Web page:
I attended public school in New York City in the 1950s. Brooklyn to be exact. The Fifties was an outwardly serene time in America. Just below the surface, however, paranoia reigned. Polio was rampant, trapping children who couldn’t breathe on their own in cylindrical iron lungs. Premature babies were dying in hospitals for some undetermined reason; and although Fascism had been defeated less than ten years earlier, the new scourge, Communism, was on the rise. Some people saw Red in the flouridated water, on the screens of Hollywood, under their beds, and in the “Bomb,” which could be dropped on us at any time.
Once a week, all public schools throughout the City conducted air raid drills. When the alarm-bell rang, everyone in my kindergarten class--wearing our mandatory issued ID dog tags--filed out of our classroom and into the school hallway, along with everyone else in grades one to six. We were told to sit on the floor and face the wall with our hands over our heads. At the time, none of us thought about or understood what we were doing. It was just another part of the school week. Looking back, I now have to wonder who decided that placing our hands over our heads was going to save us from nuclear attack; or how they were going to identify what was left of us from the, presumably, unmelted dog tags.
It was in this atmosphere that I first came face to face with the heavy hand of officially sanctioned authority. I was in the afternoon session of my kindergarten class. My twin cousins, Joni and Judi, who lived next door to my family and were in the sixth grade of the same school, picked me up at the end of every school day and walked me home. On one particular day, we were held back after the last bell and lined up in front of our teachers, Miss Flynn and Miss Day. It seems that a bracelet one of my classmates wore to school that day was missing. Our two teachers were convinced that it had been stolen; and that if it wasn’t taken by some Commie infiltrator, it had to have been one of the twenty-five terrified five year olds standing in front of them. None of us would be allowed to leave until the thief came clean.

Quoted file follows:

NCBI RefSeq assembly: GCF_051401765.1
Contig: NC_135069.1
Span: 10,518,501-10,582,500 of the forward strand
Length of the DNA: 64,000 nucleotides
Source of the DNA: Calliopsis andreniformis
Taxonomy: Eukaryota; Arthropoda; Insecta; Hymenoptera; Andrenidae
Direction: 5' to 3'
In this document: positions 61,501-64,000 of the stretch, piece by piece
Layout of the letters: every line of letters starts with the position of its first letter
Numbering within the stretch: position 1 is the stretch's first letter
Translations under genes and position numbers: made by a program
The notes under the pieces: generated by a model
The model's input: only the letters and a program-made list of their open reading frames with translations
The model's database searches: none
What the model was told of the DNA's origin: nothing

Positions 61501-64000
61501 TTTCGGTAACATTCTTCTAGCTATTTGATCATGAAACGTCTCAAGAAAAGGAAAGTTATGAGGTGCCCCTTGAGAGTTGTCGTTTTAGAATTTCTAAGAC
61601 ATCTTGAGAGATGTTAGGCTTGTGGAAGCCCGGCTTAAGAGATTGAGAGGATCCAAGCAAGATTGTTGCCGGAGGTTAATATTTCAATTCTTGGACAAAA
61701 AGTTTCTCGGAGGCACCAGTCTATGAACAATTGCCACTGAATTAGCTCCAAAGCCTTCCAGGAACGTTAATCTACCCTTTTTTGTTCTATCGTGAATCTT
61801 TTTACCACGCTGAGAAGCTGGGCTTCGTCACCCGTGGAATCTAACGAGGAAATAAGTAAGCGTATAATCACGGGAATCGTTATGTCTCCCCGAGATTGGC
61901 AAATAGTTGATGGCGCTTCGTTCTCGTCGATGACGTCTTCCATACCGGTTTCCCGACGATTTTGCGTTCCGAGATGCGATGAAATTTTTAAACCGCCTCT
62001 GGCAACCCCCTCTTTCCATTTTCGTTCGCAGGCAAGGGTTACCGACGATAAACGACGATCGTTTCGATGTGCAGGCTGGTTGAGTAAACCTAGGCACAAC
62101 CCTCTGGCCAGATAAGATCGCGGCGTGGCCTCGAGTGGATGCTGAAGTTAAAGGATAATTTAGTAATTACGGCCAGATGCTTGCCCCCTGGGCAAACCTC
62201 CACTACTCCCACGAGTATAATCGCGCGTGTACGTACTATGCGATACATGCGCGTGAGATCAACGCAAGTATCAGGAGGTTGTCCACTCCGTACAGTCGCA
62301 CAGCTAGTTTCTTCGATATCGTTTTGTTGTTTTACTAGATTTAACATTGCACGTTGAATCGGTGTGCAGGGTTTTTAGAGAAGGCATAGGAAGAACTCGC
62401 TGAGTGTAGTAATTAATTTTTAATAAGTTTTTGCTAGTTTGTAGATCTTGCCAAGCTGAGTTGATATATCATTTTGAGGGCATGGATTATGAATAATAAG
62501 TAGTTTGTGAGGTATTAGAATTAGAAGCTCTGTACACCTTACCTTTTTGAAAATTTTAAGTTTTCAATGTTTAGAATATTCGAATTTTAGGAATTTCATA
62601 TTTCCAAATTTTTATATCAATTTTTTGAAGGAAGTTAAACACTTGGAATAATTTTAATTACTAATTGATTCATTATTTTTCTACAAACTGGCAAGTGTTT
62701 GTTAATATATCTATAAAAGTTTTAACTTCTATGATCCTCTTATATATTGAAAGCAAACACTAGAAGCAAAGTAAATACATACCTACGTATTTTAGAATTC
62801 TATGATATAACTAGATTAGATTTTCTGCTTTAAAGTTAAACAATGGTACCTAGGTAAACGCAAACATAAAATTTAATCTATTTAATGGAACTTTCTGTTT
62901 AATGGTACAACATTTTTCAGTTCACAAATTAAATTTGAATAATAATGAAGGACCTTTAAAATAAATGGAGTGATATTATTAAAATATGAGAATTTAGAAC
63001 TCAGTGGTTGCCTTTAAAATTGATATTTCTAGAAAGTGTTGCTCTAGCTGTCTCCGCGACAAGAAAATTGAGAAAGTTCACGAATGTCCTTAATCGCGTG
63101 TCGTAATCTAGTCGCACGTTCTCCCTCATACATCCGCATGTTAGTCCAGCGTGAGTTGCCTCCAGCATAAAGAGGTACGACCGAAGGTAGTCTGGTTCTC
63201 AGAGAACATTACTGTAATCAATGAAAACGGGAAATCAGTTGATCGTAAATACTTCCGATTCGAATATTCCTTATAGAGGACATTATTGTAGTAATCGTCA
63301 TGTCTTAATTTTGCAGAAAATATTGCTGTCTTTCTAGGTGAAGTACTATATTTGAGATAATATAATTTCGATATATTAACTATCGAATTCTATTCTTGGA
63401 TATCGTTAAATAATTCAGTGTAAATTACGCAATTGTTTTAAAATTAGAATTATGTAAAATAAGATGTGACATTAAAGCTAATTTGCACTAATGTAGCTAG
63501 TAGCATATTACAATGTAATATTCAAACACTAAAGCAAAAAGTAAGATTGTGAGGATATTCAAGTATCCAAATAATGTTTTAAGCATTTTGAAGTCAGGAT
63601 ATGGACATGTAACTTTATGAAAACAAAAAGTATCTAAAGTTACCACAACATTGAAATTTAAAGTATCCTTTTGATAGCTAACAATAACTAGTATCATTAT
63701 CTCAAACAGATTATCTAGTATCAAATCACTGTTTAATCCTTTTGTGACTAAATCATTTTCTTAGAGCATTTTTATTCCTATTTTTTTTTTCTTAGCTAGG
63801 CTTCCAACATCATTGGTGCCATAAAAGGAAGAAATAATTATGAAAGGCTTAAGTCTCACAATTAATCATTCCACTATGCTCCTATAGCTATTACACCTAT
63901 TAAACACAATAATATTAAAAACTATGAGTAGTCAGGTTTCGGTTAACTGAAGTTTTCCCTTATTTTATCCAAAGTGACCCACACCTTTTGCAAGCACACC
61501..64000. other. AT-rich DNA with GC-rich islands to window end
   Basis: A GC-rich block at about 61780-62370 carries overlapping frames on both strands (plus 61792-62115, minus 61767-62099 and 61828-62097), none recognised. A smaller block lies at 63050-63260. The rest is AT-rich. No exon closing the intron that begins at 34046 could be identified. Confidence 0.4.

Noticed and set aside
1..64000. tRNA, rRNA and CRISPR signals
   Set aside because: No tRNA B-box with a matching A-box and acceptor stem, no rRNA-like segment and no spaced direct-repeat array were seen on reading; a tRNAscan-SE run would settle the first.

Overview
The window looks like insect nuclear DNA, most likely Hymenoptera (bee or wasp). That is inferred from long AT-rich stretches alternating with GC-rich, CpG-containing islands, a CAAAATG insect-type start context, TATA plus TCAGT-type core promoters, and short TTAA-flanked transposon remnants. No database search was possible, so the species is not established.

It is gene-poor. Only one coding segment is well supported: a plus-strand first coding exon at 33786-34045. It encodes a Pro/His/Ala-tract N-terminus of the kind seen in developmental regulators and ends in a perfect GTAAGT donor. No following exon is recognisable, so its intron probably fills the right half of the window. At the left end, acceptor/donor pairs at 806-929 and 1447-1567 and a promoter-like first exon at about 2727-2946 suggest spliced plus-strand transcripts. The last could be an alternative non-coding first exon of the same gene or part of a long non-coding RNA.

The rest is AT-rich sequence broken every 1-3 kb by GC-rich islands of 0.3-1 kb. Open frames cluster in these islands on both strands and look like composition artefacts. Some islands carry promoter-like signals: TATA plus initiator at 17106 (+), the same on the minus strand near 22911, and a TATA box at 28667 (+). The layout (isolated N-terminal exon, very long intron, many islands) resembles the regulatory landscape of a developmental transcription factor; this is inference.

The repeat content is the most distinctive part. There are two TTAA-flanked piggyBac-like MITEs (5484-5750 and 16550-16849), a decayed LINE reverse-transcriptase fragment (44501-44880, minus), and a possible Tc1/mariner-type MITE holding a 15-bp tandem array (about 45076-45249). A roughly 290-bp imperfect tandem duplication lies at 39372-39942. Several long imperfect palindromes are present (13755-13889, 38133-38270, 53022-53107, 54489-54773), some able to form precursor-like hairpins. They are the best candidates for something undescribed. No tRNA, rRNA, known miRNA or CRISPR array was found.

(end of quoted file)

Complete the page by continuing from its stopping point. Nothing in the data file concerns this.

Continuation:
While my cousins waited at the open class door, Miss Flynn and Miss Day, looking as severe and ruthless as ever, walked up and down the lineup of trembling boys and girls, staring intently at each of us.
Finally, little Barbara Rotelli, one hand over her mouth--no doubt to hide the shame of her crime--raised her other hand and stepped forward in front of Miss Flynn. “Miss Flynn,” muffled Barbara through her hand. “Yes dear?” huffed Miss Flynn, triumphant at seemingly having forced a confession. “I... I... I have to throw up,” said Barbara, as she removed her hand from her mouth and projectile-vomited yellow bile all over Miss Flynn’s blue dress, with white petticoat underneath.
It was as if a nuclear bomb had figuratively been dropped on our classroom. Kids exploded screaming in every direction. Miss Flynn, holding up the hem of her dress--revealing the aforementioned petticoat, but neatly retaining the puddle of vomit in the lap of her skirt--headed for the faculty bathroom, while Miss Day loudly dismissed the class.
I was already halfway down the school hall with my cousins, who, for some reason I couldn’t at that moment understand, were laughing hysterically.
The infamous “missing” bracelet was never found.